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Ballots for visually impaired voters present problems
JOLIET, Ill. -- Will County Board Chairman Jim Moustis doesn't have a mouse or a moose in his name.
Just ask the employees in the county clerk's office who have given the chairman's name an awful lot of thought recently.
First the clerk's office tried "Moustis," but the computer software system designed to pronounce names for visually impaired voters said "Mouse-tis."
"Moohs-tis" didn't work. Neither did "Myus-tis."
After several more stabs at spelling the name phonetically, staffers in the county clerk's office cracked the code and came up with "Meus-tis."
Spelling Moustis' name phonetically hasn't been easy. But it's something County Clerk Nancy Schultz Voots has to do now that she's embroiled in a high-stakes version of the name game.
For years, the clerk's office has worked to make sure ballot names were spelled correctly. Now pronunciation counts, too.
Dozens of names will have to be spelled phonetically for new voting machines for visually impaired voters. The machines will read ballot choices for the first time ever in next year's elections.
Moustis isn't the only ballot troublemaker.
Sheriff Paul Kaupas will be "Koh-pas," and county board member John Gerl will be "Girl."
Voots recently purchased 390 new voting machines for disabled voters with a grant from the federal Help America Vote Act. Election officials throughout the country have to have similar systems.
For the software to get all the ballot names right, the clerk's office has to spell the names phonetically so the Job Access With Speech (JAWS) software will pronounce it correctly.
"We never had to worry about pronunciation, so this is new," said Terry Carr, chief deputy clerk.
This may be quite a task in March when all 452 precincts in the county have precinct committeemen slots open. Those races, added to all the county and state races, could mean that more than 1,000 names have to be pronounced correctly for visually impaired voters.
Voots will ask all candidates who drop off nominating petitions next week to make sure the system is pronouncing their names right. Candidates who mail in their petitions or send them with others will get a letter in the mail.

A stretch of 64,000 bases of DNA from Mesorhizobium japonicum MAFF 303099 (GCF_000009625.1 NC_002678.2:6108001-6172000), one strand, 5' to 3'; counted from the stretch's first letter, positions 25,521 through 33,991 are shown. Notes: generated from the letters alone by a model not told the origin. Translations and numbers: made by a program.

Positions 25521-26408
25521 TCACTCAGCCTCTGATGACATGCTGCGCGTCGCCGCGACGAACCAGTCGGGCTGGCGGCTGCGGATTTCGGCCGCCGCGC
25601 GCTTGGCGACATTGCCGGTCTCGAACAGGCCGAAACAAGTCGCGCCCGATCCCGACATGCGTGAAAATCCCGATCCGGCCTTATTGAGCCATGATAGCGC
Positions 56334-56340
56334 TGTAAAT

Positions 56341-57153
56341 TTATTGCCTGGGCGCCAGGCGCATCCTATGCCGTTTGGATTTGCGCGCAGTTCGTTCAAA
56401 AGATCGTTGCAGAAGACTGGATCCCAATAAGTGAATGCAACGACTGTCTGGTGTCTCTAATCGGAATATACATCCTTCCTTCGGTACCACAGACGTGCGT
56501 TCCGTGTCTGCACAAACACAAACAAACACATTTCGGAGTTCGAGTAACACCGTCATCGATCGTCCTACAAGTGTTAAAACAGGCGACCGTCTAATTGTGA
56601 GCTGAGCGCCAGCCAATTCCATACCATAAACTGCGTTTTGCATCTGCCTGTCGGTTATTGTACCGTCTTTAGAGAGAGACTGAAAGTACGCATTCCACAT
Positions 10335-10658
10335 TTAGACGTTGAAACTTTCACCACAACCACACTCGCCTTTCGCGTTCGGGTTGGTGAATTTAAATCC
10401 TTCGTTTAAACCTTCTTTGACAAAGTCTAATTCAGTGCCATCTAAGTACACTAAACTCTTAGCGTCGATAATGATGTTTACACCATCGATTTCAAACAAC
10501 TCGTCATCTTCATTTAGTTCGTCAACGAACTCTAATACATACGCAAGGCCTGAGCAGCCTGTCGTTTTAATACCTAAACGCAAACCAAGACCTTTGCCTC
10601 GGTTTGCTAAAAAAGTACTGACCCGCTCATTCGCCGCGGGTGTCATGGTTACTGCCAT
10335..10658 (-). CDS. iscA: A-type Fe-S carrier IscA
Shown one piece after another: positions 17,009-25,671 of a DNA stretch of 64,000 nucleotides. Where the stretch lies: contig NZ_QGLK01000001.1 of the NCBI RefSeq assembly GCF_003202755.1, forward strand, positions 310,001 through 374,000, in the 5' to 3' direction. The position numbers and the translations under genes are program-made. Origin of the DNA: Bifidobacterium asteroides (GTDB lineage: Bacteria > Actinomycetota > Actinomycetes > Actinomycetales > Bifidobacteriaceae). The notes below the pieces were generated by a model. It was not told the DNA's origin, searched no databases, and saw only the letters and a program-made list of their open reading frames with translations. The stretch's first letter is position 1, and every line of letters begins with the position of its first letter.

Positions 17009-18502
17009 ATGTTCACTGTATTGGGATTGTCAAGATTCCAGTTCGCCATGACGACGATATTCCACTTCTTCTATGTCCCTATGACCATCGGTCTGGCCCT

Voots said she doesn't want someone who loses an election to file an objection arguing that his or her name wasn't pronounced correctly on the ballot.
"If they lose, I'm not getting blamed for it," she said.
If candidates have any concerns about pronunciations, they can come to the clerk's office in the county building to hear for themselves how their names will be pronounced on Election Day, she said.
So far, Moustis was the toughest, Carr said. She tried 15 different combinations until "Meus-tis" finally worked, she said.
"It's trial and error," Carr said.
Democrats Dale R. Vollmer and Richard Girot, who plan to challenge Kaupas, also had pronunciation issues. Vollmer's middle initial will be "Ahr," and Girot will be "Juraut."
Several other county board members also posed pronunciation problems. Tom Weigel will be "Whygle," Chuck Maher will be "Mayer," Walter Adamic is "Addemik" and Ann Dralle is "Drayl."
Voots said she's working hard to make sure all ballot names are pronounced correctly. The phonetic spellings will not appear anywhere on the printed ballot.
Moustis may have been the toughest name, but there was one name that didn't cause a pronunciation problem at all.
"Voots was fine," Voots said with a smile.